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I'm trying to understand the difference between monopole moment and charge or mass itself. What I found is related to magnetic monopole that is irrelevant.

I want to know in multiple expansion of electric charge or mass, the first term is monopole, the second is diple and etc. Monopole describing the background field. I want to know what is it exactly? My initial charge or mass of the object? Assume I'm computing multiple moments for some object, say, the mass of earth. the monopole should be a sphere and as much as we go further in multipole extension we get a little deformed shape of the sphere and sum of them gives of the shape of the earth?

what is the relation of monopole and earth itself?

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  • $\begingroup$ If you only consider monopole then the field is not related to the shape, because different sized earths (different shape) of same mass result in the same field. Only when you take the field inside the object into account, you will have a relation to the shape. But then it‘s not a monopole anymore... hmmm.... nice question! $\endgroup$ – Hartmut Braun Jul 31 '19 at 10:36
  • $\begingroup$ The multipole expansion applies to a $1/r$ potential with a finite density localized to a particular region, and it's only valid outside that region. So you can't do the expansion at a reference point inside the object. $\endgroup$ – Richter65 Feb 3 at 14:55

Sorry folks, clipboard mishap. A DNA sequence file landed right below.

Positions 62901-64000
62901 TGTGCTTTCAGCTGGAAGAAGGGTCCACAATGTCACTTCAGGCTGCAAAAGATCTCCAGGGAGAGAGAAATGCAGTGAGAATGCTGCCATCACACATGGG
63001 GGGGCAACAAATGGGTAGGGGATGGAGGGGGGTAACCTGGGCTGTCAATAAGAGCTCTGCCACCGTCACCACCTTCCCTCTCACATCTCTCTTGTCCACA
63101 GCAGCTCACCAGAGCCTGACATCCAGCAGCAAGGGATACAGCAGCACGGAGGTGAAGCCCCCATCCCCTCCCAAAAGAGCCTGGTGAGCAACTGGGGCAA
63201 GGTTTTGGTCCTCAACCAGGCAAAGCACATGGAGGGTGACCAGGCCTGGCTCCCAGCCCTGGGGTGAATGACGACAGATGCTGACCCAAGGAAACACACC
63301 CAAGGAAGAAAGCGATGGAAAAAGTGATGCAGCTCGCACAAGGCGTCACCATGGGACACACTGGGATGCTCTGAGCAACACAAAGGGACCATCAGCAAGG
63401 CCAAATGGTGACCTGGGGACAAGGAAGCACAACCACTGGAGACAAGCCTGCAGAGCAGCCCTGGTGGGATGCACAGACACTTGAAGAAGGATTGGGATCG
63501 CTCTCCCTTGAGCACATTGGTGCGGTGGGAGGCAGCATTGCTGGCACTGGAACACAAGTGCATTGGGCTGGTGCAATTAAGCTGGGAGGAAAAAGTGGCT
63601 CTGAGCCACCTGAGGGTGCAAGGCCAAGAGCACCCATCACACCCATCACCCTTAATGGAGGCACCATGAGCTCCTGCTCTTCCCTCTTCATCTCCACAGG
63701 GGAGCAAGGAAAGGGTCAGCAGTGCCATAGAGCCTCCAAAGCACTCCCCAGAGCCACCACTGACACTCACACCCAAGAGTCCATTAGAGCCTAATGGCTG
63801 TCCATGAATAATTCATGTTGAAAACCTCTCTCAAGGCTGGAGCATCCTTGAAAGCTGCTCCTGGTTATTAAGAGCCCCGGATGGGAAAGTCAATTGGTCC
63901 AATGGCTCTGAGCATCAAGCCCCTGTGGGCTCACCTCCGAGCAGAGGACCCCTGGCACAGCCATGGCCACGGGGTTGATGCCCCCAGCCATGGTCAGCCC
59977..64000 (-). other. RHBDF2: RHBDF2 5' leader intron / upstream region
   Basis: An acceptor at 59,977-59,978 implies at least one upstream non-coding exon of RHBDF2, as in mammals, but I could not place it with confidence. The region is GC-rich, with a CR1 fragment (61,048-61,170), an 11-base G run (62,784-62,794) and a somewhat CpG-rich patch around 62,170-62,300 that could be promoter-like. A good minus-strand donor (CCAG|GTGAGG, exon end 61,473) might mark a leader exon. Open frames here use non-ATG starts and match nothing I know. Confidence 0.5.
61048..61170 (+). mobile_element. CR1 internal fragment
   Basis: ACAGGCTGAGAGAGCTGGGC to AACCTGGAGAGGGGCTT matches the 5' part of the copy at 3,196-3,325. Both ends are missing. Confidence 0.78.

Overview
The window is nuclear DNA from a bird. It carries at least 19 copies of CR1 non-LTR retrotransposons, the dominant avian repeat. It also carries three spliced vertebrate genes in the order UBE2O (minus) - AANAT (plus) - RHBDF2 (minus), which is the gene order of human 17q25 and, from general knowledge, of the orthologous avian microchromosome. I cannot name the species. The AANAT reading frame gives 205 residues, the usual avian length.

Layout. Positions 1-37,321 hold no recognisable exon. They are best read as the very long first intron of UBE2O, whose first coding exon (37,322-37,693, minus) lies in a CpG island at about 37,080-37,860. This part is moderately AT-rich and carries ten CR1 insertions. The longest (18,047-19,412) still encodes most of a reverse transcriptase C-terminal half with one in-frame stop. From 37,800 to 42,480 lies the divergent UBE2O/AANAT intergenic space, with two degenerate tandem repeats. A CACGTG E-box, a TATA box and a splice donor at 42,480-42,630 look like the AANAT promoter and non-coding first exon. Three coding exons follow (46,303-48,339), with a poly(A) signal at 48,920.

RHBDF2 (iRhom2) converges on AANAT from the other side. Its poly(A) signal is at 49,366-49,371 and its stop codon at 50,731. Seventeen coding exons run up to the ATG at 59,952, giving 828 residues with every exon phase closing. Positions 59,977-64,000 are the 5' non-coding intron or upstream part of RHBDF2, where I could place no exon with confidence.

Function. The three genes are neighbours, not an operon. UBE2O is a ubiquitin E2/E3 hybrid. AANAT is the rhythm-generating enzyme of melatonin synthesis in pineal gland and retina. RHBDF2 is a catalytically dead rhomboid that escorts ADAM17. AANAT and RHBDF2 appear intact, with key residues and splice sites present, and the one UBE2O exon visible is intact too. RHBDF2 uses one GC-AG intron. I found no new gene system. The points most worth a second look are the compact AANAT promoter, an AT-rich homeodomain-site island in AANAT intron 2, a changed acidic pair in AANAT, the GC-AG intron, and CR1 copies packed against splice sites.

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The monopole moment is the total quantity of whatever it is you're considering. For example, if you're looking at a 3-dimensional multipole expansion of the mass of the earth, the monopole moment would be the total mass. That doesn't have anything to do with treating the earth like a sphere. Instead, it's the statement that the total mass of the earth (regardless of its shape) is the same no matter how far or which direction you're looking from.

Mathematically, the monopole moment is the $n=0$ moment, so $$\int{r^n \rho(r) \;d^3(r)} = \int{r^0 \rho(r) \;d^3(r)} = \int{\rho(r) \;d^3(r)} = M$$

The answer to this question gives a good way of thinking about it intuitively.

For mass, there will always be a non-zero monopole moment. But that's not true for other quantities. For example, think about the classic example of a positive charge $q$ and negative charge $-q$ separated by a distance $d$. The total net charge is zero, so the monopole moment is zero, but the dipole moment is not: it is $qd$.

You may have noticed that in this case the dipole moment is independent of any reference point. That's because it's the lowest non-zero moment. In general, moments are a function of a reference point, but the lowest non-zero moment (and only the lowest non-zero moment) is independent of where you set the reference point. So, in the earth example, the monopole moment would be independent of the reference point, but dipole moment (and quadrupole moment, etc.) would not.

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